Tutorial Activities for learning ArcView and/or GIS
Disaggregating Census Data from Tiger Files: Greg Lockett presents a step by step tutorial using ArcView to create meaning ful maps using data from the US Census Bureau (Tiger/Line files) readily available on the Internet. Users must have ArcView and for extension #2 there must be internet access to download zipped files. The lessons leads students to using their own local data the US Census Bureau.
Creating a Base Map for a Real World Project: This team project was created by Dee Ladd, Nellie Graham, Jeffry Steele, Carol Ekstrom, and Annie Holmes. The project revolves around the concept of collecting real time data using a GPS receiver to georeference objects (trees) in the real world. Illustrations and discussion consider the key aspects of the task.
Introducing ArcView Through a Nesting Study: Tom Van Wagner uses a simulated nesting study to introduce the graphic user interface of ArcView. The lesson also focuses on GIS can generate student questions.
Normalizing Data using ArcView: Michael Garcia has created a step by step visual tutorial for "normalizing" data, an important aspect to displaying data on maps in an effective manner. (large file)
Classroom/Computer Lab Lessons Using GIS
Teaching Plate Tectonics Using GIS: Cathy Summa presents a lesson that uses ArcView for teaching students about plate tectonics.
Urban Grow and Land Use: Steve Schweigerdt uses ArcView to create a lesson with a series of maps illustrating the expansion of the greater Sacramento area and its effect on land use patterns.
The Coal Mining Industry and the Environment: Beth Fisher presents a lesson in coal mining, uses GIS to illustrated its distribution, and potential environmental impacts primarily in the Pennsylvania region.
Forecasting an El Nino or a La Nina: Susan Digby has created a lesson to teach how short term climatic changes can be predicted using remote sensing data on the topography of the ocean's surface. ArcView maps display the regions of the world affected by these climatic changes.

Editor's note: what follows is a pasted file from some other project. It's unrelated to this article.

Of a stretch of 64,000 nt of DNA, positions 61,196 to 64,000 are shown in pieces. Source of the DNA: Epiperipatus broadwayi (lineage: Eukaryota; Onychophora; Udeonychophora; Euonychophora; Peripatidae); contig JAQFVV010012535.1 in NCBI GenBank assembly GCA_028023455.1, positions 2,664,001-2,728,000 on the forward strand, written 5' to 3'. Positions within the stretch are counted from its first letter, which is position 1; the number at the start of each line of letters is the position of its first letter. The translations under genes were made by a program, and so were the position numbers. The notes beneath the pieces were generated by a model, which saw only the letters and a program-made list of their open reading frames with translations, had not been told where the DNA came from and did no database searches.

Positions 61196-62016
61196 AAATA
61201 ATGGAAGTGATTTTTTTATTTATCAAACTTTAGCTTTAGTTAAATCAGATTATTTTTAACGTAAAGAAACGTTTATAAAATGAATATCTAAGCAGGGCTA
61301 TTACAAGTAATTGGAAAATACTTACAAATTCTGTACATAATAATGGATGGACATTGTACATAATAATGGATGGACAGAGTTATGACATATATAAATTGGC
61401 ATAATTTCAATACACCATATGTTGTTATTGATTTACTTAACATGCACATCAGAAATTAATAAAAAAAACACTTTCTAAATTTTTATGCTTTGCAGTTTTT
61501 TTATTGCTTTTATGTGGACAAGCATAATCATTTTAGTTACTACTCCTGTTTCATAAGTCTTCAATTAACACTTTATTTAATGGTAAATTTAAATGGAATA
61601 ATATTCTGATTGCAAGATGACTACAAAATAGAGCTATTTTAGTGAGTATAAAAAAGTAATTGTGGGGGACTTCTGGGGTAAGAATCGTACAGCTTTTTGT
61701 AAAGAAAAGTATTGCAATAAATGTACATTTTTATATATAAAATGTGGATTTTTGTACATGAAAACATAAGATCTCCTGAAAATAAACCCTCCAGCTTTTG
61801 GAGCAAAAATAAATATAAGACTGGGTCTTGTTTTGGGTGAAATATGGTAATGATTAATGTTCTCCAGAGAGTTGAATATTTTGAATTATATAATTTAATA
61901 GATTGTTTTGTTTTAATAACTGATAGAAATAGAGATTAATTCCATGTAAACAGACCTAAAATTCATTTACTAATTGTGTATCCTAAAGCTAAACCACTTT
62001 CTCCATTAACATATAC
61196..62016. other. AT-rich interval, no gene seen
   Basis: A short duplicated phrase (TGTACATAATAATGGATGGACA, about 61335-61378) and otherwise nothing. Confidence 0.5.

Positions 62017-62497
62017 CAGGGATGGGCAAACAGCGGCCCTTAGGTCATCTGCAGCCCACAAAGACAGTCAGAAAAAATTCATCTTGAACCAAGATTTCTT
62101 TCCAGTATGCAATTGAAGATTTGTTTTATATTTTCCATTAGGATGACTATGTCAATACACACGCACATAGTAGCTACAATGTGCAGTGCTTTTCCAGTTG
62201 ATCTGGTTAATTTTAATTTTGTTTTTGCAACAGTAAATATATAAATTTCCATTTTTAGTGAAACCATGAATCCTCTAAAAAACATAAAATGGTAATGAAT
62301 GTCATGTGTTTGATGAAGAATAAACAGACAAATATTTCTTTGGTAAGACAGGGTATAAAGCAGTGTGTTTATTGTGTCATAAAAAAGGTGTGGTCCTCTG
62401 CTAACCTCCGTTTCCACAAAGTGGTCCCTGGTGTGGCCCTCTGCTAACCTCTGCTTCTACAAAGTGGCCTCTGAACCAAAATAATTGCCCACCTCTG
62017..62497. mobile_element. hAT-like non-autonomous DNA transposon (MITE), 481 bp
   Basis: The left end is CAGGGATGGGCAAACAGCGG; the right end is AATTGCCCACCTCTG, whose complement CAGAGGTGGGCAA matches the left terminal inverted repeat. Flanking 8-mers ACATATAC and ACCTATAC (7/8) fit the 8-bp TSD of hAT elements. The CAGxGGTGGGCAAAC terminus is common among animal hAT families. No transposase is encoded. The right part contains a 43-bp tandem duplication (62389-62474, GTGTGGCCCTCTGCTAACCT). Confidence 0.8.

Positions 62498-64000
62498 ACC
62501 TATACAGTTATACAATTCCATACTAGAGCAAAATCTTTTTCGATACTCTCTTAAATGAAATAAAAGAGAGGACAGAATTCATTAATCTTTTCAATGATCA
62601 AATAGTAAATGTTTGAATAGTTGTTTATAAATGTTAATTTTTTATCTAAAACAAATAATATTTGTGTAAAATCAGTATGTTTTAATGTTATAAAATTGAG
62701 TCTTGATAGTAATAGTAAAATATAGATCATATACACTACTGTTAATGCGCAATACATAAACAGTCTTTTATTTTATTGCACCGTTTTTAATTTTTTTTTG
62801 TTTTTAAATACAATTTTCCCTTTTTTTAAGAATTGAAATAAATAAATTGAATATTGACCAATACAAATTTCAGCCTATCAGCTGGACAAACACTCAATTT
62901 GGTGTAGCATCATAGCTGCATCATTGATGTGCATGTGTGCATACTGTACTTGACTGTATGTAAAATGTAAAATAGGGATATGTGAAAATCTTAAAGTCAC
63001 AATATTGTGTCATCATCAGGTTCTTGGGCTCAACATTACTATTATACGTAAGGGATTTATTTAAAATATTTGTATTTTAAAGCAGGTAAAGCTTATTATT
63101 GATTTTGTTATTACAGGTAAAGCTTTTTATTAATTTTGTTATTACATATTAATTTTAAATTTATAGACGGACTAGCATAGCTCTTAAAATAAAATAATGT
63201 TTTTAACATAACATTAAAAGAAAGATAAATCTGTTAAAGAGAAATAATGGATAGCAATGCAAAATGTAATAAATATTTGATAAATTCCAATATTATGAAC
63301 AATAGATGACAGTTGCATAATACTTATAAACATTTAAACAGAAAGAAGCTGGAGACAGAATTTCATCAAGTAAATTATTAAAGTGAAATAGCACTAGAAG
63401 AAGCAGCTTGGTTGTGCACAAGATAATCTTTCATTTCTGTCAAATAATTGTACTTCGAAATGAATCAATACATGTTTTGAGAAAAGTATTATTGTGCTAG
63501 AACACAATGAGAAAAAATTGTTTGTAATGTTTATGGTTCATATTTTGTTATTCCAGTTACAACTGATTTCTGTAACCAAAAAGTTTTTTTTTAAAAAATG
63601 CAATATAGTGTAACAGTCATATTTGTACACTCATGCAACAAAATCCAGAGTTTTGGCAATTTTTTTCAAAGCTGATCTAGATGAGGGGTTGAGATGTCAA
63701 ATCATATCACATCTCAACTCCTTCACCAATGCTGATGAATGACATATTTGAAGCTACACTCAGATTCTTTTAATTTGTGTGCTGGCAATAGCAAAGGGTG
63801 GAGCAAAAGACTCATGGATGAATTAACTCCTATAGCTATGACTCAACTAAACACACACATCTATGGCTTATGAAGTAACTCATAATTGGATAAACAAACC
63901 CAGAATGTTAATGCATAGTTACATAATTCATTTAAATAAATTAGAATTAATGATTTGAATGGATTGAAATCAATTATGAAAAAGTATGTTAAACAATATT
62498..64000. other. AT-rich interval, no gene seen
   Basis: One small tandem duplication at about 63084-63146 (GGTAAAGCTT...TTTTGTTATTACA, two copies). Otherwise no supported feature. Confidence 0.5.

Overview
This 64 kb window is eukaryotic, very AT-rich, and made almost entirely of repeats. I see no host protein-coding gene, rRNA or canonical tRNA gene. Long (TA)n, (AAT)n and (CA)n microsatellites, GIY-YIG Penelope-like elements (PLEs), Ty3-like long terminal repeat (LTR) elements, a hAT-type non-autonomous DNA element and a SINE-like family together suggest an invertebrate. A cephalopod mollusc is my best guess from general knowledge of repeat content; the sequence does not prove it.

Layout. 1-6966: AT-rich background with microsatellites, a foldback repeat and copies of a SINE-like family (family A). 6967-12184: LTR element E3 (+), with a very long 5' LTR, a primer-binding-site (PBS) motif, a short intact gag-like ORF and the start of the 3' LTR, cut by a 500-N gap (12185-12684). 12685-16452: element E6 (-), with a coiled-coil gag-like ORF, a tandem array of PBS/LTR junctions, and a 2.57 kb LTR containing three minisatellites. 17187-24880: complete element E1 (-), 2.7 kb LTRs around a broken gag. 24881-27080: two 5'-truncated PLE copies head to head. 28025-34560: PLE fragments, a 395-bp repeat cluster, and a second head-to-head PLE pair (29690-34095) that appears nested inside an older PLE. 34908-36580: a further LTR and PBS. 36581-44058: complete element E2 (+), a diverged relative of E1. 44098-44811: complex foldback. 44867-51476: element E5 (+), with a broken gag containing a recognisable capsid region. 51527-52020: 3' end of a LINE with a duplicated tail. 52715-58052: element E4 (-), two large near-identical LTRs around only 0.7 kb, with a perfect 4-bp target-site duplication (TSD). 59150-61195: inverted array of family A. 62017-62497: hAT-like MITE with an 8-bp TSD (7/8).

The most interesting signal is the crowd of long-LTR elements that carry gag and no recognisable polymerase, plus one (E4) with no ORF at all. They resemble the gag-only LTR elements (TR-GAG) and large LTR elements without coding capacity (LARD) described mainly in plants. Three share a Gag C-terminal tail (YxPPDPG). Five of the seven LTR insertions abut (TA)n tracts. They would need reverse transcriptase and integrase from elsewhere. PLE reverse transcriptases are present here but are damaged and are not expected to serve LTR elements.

Urban Growth and Land Use In Silicon Valley: Phyllis Nicholson presents a lesson for her high school students using GIS to make inferences from variety of maps generated by ArcView. At issue is the expansive population growth of Santa Clara county and its environmental impact on water quality.
Using ArcVoyager for Middle and High School: Jud Atwater presents a case for using ArcVoyager, a simplified program that shares much of ArcView's appear, feel, and operation. ArcVoyager is free for schools from ESRI.
ArcView and Cartography: Joyce Quinn has created an in depth lesson on using principles of good cartography while using ArcView. Amply illustrated, cartographic terms are explained as well as the methods of displaying data in the most truthful and effective manner. (large file)
Using ArcView to teach World Geography: Steve Smith creates a lesson on how geography analyzes the world. The lesson includes a series of world maps with different themes such as population distribution, density, vegetation, etc. to generate inferences from students.
Using GIS to Link Economics to Consumption and Environmental Impacts: Roberta Rosario applies GIS to economics to illustrate the connection of cost to supply and demand. Bobbi uses the Brazilian rain forest as an example of a locale with abundant resources that are diminishing at a pace that threatens the resource itself and how economics plays a role in that destruction. (large file)
How To Create Hotlinks: Beth Pilger has developed this "how to" that explains how to insert web links into your web document.
Resources: Started by Beth Pilger, various institute participants contributed
to this page which features an annotated list with links of web sites that
feature GIS data and other resources.
--A GIS lesson on the impact of population shifts on agricultural lands
El Nino --A GIS lesson on analyzing crop losses associated with El Nino
GIS --A lesson on geographic information systems and their use
GIS/Faults/Water --Regional watershed projects using a GIS approach, Fault finding field trip, California Water System field trip.
Mother Lode --Using GIS to plan and report on a field trip
Mystery Mines --Integrating history and geology using GIS
Pesticides --Analyzing the use of malathion
Quakes --Using GIS to teach plate tectonics
River Pro --GIS for project based learning about rivers
Runoff --Analyzing community planning and effects on runoff
Tree Walk --creating an interactive virtual arboretum
Watersheds --watershed lessons the GIS way